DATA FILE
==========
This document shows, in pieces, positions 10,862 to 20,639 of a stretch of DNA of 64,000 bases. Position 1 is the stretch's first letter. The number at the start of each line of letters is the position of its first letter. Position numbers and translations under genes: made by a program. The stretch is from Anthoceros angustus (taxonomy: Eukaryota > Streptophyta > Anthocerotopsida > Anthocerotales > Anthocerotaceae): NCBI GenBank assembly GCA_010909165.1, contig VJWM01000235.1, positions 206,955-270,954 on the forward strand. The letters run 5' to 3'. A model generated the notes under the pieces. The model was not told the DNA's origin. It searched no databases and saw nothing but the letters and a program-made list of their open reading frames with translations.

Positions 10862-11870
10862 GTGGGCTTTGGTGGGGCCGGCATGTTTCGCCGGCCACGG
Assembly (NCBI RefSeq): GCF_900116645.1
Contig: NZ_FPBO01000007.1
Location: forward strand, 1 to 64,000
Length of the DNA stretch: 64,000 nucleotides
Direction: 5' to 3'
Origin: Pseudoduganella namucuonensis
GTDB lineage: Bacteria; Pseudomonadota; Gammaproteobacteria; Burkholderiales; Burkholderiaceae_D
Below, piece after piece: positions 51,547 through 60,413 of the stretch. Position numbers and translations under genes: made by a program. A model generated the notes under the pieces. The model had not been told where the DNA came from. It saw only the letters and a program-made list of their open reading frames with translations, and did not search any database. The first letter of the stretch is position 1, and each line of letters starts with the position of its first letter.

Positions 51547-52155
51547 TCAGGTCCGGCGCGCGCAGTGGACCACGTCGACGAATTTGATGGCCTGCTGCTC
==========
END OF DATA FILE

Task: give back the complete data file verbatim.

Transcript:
This document shows, in pieces, positions 10,862 to 20,639 of a stretch of DNA of 64,000 bases. Position 1 is the stretch's first letter. The number at the start of each line of letters is the position of its first letter. Position numbers and translations under genes: made by a program. The stretch is from Anthoceros angustus (taxonomy: Eukaryota > Streptophyta > Anthocerotopsida > Anthocerotales > Anthocerotaceae): NCBI GenBank assembly GCA_010909165.1, contig VJWM01000235.1, positions 206,955-270,954 on the forward strand. The letters run 5' to 3'. A model generated the notes under the pieces. The model was not told the DNA's origin. It searched no databases and saw nothing but the letters and a program-made list of their open reading frames with translations.

Positions 10862-11870
10862 GTGGGCTTTGGTGGGGCCGGCATGTTTCGCCGGCCACGG
Assembly (NCBI RefSeq): GCF_900116645.1
Contig: NZ_FPBO01000007.1
Location: forward strand, 1 to 64,000
Length of the DNA stretch: 64,000 nucleotides
Direction: 5' to 3'
Origin: Pseudoduganella namucuonensis
GTDB lineage: Bacteria; Pseudomonadota; Gammaproteobacteria; Burkholderiales; Burkholderiaceae_D
Below, piece after piece: positions 51,547 through 60,413 of the stretch. Position numbers and translations under genes: made by a program. A model generated the notes under the pieces. The model had not been told where the DNA came from. It saw only the letters and a program-made list of their open reading frames with translations, and did not search any database. The first letter of the stretch is position 1, and each line of letters starts with the position of its first letter.

Positions 51547-52155
51547 TCAGGTCCGGCGCGCGCAGTGGACCACGTCGACGAATTTGATGGCCTGCTGCTC